Information about COVID-19 to help you and your family/friends be safe through this stress-filled time.
Stay at Home Order … day 4 plus 14 seclusion retreat days
photo assignment: same lens (35mm) camera wide open (f/1.8) … 25th day
He never came —
the wind too tells
how the night has worn away,
while mournfully the cries of wild geese
approach and pass on ~Saigō (cited: B Watson, Poems of a Mountain Home)
“And to speak of solitude again, it becomes always clearer that this is at bottom not something that one can take or leave. We are solitary. We may delude ourselves and act although this were not so. That is all. But how much better it is to realize that we are so, yes, even to begin by assuming it. … A person removed from his own room, almost without preparation and transition, and set upon the height of a great mountain range, would feel something of the sort: an unparalleled insecurity, and abandonment to something inexpressible would almost annihilate him. He would think himself falling or hurled out into space, or exploded into a thousand pieces… So for him who becomes solitary all distances, all measures of change; of these changes many take place suddenly, and then, as with the man on the mountaintop, extraordinary imaginings and singular sensations arise that seem to grow out beyond all bearing. …” (cited Rainer Maria Rilke, Trans: M D Herter Norton, Letters to a Young Poet)
“There should have been roses Of the large, pale yellow ones. And they should hang in abundant clusters over the garden-wall, scattering their tender leaves carelessly down into the wagon-tracks on the road: a distinguished glimmer of all the exuberant wealth of flowers within. And they should have the delicate, fleeting fragrance of roses, which cannot be seized and is like that of unknown fruits of which the senses tell legends in their dreams. Or should they have been red, the roses? Perhaps. They might be of the small, round, hardy roses, and they would have to hang down in slender twining branches with smooth leaves, red and fresh, and like a salutation or a kiss thrown to the wanderer, who is walking, tired and dusty, in the middle of the road, glad that he now is only half a mile from Rome. Of what may he be thinking? What may be his life?”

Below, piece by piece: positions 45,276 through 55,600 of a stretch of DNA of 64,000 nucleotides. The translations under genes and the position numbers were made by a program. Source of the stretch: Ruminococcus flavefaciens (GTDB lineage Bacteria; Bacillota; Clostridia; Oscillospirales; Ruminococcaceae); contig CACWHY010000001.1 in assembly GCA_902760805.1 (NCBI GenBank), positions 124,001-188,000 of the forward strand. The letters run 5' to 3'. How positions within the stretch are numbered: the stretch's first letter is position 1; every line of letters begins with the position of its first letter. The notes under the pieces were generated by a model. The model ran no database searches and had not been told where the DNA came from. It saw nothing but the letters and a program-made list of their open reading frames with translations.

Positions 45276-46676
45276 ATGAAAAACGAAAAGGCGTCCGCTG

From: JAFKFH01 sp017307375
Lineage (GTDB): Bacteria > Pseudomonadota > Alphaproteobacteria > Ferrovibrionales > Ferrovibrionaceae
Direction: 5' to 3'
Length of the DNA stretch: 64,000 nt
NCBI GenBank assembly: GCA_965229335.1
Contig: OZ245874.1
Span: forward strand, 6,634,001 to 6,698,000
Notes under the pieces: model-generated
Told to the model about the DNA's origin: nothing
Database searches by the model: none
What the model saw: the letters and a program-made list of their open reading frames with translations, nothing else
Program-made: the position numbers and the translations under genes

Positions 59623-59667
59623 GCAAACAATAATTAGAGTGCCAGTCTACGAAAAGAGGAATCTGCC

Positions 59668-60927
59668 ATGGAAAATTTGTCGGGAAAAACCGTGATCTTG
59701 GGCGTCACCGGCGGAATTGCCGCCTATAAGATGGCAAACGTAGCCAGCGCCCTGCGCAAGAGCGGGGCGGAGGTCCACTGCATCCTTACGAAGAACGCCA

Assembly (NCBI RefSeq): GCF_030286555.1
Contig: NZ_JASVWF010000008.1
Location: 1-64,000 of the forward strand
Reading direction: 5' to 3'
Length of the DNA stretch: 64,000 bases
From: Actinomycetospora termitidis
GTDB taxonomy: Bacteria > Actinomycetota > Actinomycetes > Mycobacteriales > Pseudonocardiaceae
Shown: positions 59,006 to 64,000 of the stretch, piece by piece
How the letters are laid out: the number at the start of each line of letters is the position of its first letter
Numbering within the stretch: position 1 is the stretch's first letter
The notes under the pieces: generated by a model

Cited: Project Gutenberg’s Mogens and Other Stories, by Jens Peter Jacobsen
~Ryokan (cited: K Tanahashi, Sky Above, Great Wind)
It was about 20 years ago when I was first introduced to the word equanimity, grandmother’s calm. Of note, my maternal grandmother was anything but calm. Yet, even to this day I find myself puzzled about that sudden very brief phone call in which she asked if I was pregnant. She in Oregon; I in Colorado. A couple weeks later, a positive pregnancy test. How did she know?
Equanimity is felt within the grandparent who have more than one grandchild; that is, each child is her/his grandchild and each receives love with inclusiveness absent of discrimination.
Sister Dang Nghiem (Mindfulness as Medicine) identities equanimity as an element of true love that contains inclusiveness. Inclusiveness. Yes, I personally am acquainted with the felt sense of inclusiveness — cherished and joy-filled memories gifted with unconditional togetherness (a silent moment of gratitude). Regrettably, I, as so many, am also very aware of exclusion’s uncertain darkness (A silent prayer, may we be free from anxiety).